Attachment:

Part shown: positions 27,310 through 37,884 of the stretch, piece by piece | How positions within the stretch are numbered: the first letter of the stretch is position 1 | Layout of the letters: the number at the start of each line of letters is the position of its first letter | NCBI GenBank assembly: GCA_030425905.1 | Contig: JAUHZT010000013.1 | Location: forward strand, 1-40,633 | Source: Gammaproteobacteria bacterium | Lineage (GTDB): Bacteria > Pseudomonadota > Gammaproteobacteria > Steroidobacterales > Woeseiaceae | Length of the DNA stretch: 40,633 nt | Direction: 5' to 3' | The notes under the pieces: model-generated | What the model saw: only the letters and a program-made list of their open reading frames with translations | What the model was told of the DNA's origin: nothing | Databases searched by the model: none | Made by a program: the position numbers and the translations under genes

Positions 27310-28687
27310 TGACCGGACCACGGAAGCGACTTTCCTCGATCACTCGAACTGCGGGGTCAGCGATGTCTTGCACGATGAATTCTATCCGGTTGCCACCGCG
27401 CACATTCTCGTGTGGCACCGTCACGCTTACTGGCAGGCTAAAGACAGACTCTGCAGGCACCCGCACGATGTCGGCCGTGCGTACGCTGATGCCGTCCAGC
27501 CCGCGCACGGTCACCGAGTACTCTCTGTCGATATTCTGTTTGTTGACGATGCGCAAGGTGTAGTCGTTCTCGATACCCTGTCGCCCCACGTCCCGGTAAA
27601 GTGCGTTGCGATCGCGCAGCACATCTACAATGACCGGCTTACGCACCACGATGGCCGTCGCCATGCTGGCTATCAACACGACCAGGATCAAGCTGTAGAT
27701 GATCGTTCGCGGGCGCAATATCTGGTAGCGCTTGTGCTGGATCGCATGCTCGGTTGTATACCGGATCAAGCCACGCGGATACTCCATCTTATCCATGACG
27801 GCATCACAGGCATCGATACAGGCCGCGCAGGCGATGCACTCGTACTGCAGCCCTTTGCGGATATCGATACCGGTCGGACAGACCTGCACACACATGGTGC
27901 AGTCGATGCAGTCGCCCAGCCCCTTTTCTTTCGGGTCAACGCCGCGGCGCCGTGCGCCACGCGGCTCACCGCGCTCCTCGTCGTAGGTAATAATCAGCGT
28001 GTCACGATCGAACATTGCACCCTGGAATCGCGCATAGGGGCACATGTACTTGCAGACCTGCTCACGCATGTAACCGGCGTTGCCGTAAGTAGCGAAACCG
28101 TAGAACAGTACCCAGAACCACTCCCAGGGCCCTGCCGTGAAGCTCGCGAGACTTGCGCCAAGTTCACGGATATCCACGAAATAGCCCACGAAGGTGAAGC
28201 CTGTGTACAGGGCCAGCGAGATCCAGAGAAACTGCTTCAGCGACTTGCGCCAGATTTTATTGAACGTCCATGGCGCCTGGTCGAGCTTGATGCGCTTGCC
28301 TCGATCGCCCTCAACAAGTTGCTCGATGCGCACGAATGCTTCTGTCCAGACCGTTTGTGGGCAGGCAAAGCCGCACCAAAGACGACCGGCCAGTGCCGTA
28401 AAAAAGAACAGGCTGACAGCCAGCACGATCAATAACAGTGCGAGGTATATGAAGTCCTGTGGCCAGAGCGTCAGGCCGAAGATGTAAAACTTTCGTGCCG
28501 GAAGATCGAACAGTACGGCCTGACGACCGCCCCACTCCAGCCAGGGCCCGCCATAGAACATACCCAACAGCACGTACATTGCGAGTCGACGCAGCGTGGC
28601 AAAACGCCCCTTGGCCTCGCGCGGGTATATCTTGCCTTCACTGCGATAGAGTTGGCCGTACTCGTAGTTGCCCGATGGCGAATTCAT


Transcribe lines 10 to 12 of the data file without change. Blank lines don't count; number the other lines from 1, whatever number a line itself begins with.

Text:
28001 GTCACGATCGAACATTGCACCCTGGAATCGCGCATAGGGGCACATGTACTTGCAGACCTGCTCACGCATGTAACCGGCGTTGCCGTAAGTAGCGAAACCG
28101 TAGAACAGTACCCAGAACCACTCCCAGGGCCCTGCCGTGAAGCTCGCGAGACTTGCGCCAAGTTCACGGATATCCACGAAATAGCCCACGAAGGTGAAGC
28201 CTGTGTACAGGGCCAGCGAGATCCAGAGAAACTGCTTCAGCGACTTGCGCCAGATTTTATTGAACGTCCATGGCGCCTGGTCGAGCTTGATGCGCTTGCC